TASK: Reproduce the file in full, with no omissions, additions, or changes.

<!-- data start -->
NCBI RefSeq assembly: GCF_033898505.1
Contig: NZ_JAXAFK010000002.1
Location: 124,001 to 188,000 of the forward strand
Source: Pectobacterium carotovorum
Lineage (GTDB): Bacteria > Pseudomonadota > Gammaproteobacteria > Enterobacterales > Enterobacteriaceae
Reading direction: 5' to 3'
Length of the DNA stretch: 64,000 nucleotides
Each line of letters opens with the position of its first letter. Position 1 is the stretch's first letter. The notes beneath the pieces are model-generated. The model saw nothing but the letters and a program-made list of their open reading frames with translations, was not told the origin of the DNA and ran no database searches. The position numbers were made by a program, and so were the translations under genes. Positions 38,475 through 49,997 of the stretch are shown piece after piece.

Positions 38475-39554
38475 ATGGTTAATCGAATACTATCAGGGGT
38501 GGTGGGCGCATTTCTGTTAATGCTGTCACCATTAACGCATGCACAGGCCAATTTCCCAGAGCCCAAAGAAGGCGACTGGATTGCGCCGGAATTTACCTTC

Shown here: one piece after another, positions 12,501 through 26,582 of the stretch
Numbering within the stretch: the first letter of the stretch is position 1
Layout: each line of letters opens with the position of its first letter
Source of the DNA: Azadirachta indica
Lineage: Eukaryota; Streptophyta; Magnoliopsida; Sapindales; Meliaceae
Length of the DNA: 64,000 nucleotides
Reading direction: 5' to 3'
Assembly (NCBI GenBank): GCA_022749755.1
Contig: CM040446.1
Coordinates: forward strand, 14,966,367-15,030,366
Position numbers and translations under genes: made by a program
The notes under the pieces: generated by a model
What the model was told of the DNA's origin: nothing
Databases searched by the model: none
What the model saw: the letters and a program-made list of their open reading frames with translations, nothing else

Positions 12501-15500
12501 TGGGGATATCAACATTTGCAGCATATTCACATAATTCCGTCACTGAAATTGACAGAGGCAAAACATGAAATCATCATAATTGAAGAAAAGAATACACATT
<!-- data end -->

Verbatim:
NCBI RefSeq assembly: GCF_033898505.1
Contig: NZ_JAXAFK010000002.1
Location: 124,001 to 188,000 of the forward strand
Source: Pectobacterium carotovorum
Lineage (GTDB): Bacteria > Pseudomonadota > Gammaproteobacteria > Enterobacterales > Enterobacteriaceae
Reading direction: 5' to 3'
Length of the DNA stretch: 64,000 nucleotides
Each line of letters opens with the position of its first letter. Position 1 is the stretch's first letter. The notes beneath the pieces are model-generated. The model saw nothing but the letters and a program-made list of their open reading frames with translations, was not told the origin of the DNA and ran no database searches. The position numbers were made by a program, and so were the translations under genes. Positions 38,475 through 49,997 of the stretch are shown piece after piece.

Positions 38475-39554
38475 ATGGTTAATCGAATACTATCAGGGGT
38501 GGTGGGCGCATTTCTGTTAATGCTGTCACCATTAACGCATGCACAGGCCAATTTCCCAGAGCCCAAAGAAGGCGACTGGATTGCGCCGGAATTTACCTTC

Shown here: one piece after another, positions 12,501 through 26,582 of the stretch
Numbering within the stretch: the first letter of the stretch is position 1
Layout: each line of letters opens with the position of its first letter
Source of the DNA: Azadirachta indica
Lineage: Eukaryota; Streptophyta; Magnoliopsida; Sapindales; Meliaceae
Length of the DNA: 64,000 nucleotides
Reading direction: 5' to 3'
Assembly (NCBI GenBank): GCA_022749755.1
Contig: CM040446.1
Coordinates: forward strand, 14,966,367-15,030,366
Position numbers and translations under genes: made by a program
The notes under the pieces: generated by a model
What the model was told of the DNA's origin: nothing
Databases searched by the model: none
What the model saw: the letters and a program-made list of their open reading frames with translations, nothing else

Positions 12501-15500
12501 TGGGGATATCAACATTTGCAGCATATTCACATAATTCCGTCACTGAAATTGACAGAGGCAAAACATGAAATCATCATAATTGAAGAAAAGAATACACATT